Slavery, Migrations, and Transformations: Connecting Old and New Diasporas to the Homeland

by Danielle Porter Sanchez and Toyin Falola

About Danielle Porter Sanchez

Danielle Porter Sanchez is an assistant professor of history at Muhlenberg College. She holds a PhD from The University of Texas at Austin, a Master’s degree in Africana Studies from Cornell University, and a Bachelor’s in History from The University of Texas at Austin. Danielle Sanchez’s research focuses on daily life in Brazzaville during the Second World War. Her previous publications include African Culture and Global Politics and multiple book chapters.

About Toyin Falola

Toyin Falola is the Jacob and Frances Sanger Mossiker Chair Professor in the Humanities and a Distinguished Teaching Professor at The University of Texas at Austin. He is a Fellow of the Historical Society of Nigeria and A Fellow of the Nigerian Academy of Letters. He has received various awards and honors, including the Jean Holloway Award for Teaching Excellence, the Texas Exes Teaching Award, and the Ibn Khaldun Distinguished Award for Research Excellence, and the Distinguished Fellow, Ibadan Cultural Group. Toyin Falola has published numerous books, including Key Events in African History: A Reference Guide, Nationalism and African Intellectuals, and many edited books including Tradition and Change in Africa and African Writers and Readers. He is the coeditor of the Journal of African Economic History and the general editor of the Cambria African Studies Series.

About the contributors

Nicole Gregoire is a Belgo-Congolese Fulbright Postdoctoral Fellow and Belgian American Educational Foundation Honorary Fellow in Florida International University’s African and African Diaspora Studies Program. She holds a PhD in social and political sciences from the Free University of Brussels (ULB), Belgium.

Rahel Kuflu is a doctoral student at the School of Historical and Contemporary Studies at Sodertorn University in Stockholm, Sweden. She holds a BA and MA in history from Stockholm University. Her dissertation examines the identity formations among the Protestants in colonial Eritrea. With sources written by the first generations of the so-called Kenisha themselves, as well as sources from the Swedish Evangelical Mission who at that time were active in Eritrea, she explores the discursive decolonizing processes of the Kenisha. Rahel's research interests include intersections of race and gender and black subjectivity.

Genet Lakew is a digital content producer at the National Urban League in New York City. She holds an MA in Africana Studies from New York University and an undergraduate degree in print journalism from Howard University. She is a freelance writer, with article contributions to Africa is a Country, Warscapes Magazine, and, as well as a chapter on media in Ethiopia in Re-Imagining Development Communication in Africa.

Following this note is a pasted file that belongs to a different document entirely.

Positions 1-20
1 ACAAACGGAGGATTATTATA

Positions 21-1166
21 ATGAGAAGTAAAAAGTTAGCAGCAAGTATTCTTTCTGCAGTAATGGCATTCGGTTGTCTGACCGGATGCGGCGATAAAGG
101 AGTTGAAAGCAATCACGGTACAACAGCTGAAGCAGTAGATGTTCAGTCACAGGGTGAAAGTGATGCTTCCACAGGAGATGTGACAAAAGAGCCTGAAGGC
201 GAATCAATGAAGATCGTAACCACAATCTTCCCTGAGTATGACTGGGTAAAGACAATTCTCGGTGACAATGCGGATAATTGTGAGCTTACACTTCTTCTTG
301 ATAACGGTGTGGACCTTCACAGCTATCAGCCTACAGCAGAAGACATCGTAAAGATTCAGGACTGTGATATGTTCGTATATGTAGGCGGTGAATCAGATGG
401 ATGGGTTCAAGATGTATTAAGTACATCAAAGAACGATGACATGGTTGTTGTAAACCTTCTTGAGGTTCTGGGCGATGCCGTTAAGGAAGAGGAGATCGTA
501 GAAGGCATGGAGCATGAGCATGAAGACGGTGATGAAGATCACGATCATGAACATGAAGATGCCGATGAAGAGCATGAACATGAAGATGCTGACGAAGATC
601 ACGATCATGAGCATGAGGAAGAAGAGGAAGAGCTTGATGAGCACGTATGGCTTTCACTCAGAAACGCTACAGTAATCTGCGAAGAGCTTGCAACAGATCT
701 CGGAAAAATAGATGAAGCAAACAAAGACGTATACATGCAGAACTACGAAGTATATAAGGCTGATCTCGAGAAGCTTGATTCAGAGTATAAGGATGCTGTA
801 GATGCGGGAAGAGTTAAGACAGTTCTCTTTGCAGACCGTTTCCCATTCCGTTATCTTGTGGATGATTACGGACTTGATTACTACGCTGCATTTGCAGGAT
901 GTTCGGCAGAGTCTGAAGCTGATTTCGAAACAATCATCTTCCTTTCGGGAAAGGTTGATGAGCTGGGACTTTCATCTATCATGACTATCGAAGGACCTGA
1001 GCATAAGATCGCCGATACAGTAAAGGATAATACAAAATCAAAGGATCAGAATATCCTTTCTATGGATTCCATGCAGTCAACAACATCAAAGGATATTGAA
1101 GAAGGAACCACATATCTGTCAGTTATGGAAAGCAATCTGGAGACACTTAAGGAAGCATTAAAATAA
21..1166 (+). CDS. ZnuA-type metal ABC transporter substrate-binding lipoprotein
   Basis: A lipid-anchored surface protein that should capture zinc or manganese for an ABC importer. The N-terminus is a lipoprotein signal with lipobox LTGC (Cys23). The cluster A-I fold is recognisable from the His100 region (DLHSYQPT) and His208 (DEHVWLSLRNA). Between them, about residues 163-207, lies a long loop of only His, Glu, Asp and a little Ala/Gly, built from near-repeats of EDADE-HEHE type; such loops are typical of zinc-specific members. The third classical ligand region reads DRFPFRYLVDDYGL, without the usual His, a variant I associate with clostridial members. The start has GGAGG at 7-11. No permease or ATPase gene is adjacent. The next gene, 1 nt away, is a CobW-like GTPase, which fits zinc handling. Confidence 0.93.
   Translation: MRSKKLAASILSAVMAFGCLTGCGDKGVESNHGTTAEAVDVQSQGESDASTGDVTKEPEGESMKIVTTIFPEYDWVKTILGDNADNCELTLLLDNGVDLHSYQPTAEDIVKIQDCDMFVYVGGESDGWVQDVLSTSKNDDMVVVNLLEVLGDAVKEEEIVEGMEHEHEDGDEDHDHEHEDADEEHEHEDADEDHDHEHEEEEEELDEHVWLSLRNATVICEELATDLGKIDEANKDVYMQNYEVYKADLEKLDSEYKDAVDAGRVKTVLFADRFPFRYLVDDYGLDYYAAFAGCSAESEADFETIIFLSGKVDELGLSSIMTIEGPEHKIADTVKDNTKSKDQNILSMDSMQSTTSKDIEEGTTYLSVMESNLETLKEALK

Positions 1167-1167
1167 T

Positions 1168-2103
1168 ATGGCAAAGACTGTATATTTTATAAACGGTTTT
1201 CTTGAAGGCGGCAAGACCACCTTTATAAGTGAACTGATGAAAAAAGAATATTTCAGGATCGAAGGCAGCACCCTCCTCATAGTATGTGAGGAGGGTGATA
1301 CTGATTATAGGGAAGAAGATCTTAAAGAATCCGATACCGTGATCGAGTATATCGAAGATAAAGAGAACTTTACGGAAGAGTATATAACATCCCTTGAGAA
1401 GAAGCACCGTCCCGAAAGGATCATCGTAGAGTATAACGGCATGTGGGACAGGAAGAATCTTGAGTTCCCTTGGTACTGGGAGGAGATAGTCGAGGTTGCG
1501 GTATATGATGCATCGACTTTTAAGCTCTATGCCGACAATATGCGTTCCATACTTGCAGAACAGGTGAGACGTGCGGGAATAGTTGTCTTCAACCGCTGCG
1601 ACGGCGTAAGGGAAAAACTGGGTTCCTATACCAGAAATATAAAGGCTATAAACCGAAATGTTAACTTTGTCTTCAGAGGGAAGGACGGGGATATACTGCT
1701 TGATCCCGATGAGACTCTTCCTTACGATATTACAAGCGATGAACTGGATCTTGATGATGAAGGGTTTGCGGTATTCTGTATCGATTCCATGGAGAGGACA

Ramon A. Fonkoué is an assistant professor of French and culture studies in the Department of Humanities at Michigan Technological University. He received a PhD in Romance Languages from the University of Oregon, a Certificat d’Etudes Politiques from the Institut d’Etudes Politiques in Lyon, France, a Diplôme d’Etudes Approfondies, Maîtrise, and a Licence from the University of Yaoundé I.

Kevin Brooks is a professor of English at North Dakota State University where he teaches courses on English Studies, composition, visual culture and language, and advanced writing. He received his PhD in Rhetoric and Professional Communication from Iowa State University, a MA in English Literature from the University of Calgary, and a BA in English Literature from the University of Winnipeg. Kevin Brooks has published widely in journals, including Enculturation: A Journal of Rhetoric, Writing, and Cultur , The Journal of Popular Culture, and Composition Studies.

Céline Jacquemin is the Associate Dean for Student and Curricular Affairs and an Associate Professor of Political Science at St. Mary’s University in San Antonio, Texas. She received her PhD and MA from the University of California, Irvine. She also serves as an expert witness for political asylum cases and has published on female genital mutilation, genocide, and human rights.

Yasmina Fawaz is a doctoral candidate in the Department of French and Italian at The University of Texas at Austin. She earned a BA in English literature and French from Andrews University and an MA in French literature from the University of Georgia. Her research interests are centered around the question of identity construction in West African and Mauritian literature as well as ecocriticism.

Chantell Smith is a doctoral candidate at the University of Georgia in the Department of Romance Languages, specializing in Hispanic studies. Her research interests include contemporary Latin American narrative, Afro-Hispanic studies, and African diaspora studies. Her dissertation project examines three neoslave narratives/historical fiction novels from across the Americas and the relation of race, gender and national identity.

Terrence Musanga is a doctoral student in the Department of English, University of Venda, South Africa and a lecturer in the Department of English and Communication, Midlands State University, Gweru, Zimbabwe. His PhD thesis is on the depiction of migration and identity in Zimbabwean literature from 1980 to 2010.


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